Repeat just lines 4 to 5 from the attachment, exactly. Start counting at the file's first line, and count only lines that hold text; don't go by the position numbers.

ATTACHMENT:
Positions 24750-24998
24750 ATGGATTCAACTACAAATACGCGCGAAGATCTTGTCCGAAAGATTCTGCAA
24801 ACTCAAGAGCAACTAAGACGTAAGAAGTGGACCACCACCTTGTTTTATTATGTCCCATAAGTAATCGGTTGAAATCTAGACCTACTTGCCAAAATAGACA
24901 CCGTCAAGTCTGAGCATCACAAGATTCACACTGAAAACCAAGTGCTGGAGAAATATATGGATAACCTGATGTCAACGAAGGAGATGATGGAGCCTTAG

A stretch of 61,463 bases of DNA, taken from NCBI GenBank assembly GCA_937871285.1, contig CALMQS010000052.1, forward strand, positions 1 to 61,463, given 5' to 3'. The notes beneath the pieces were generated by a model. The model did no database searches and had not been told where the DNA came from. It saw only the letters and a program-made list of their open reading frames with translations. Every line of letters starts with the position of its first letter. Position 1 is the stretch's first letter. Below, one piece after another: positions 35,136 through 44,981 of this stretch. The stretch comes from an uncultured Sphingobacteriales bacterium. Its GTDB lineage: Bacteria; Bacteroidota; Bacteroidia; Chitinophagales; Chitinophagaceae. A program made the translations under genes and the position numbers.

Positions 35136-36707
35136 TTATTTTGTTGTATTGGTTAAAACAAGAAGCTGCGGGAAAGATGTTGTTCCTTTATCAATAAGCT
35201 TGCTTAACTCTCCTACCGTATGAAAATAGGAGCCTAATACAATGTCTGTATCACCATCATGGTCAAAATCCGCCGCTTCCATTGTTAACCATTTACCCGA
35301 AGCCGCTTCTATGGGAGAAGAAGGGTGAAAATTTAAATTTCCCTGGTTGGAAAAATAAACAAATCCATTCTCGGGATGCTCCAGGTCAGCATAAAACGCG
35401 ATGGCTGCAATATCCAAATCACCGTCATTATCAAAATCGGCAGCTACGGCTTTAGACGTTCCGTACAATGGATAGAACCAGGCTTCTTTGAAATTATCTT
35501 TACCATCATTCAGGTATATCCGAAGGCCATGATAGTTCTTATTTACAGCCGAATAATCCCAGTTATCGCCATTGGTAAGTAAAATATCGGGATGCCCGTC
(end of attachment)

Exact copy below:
24901 CCGTCAAGTCTGAGCATCACAAGATTCACACTGAAAACCAAGTGCTGGAGAAATATATGGATAACCTGATGTCAACGAAGGAGATGATGGAGCCTTAG

A stretch of 61,463 bases of DNA, taken from NCBI GenBank assembly GCA_937871285.1, contig CALMQS010000052.1, forward strand, positions 1 to 61,463, given 5' to 3'. The notes beneath the pieces were generated by a model. The model did no database searches and had not been told where the DNA came from. It saw only the letters and a program-made list of their open reading frames with translations. Every line of letters starts with the position of its first letter. Position 1 is the stretch's first letter. Below, one piece after another: positions 35,136 through 44,981 of this stretch. The stretch comes from an uncultured Sphingobacteriales bacterium. Its GTDB lineage: Bacteria; Bacteroidota; Bacteroidia; Chitinophagales; Chitinophagaceae. A program made the translations under genes and the position numbers.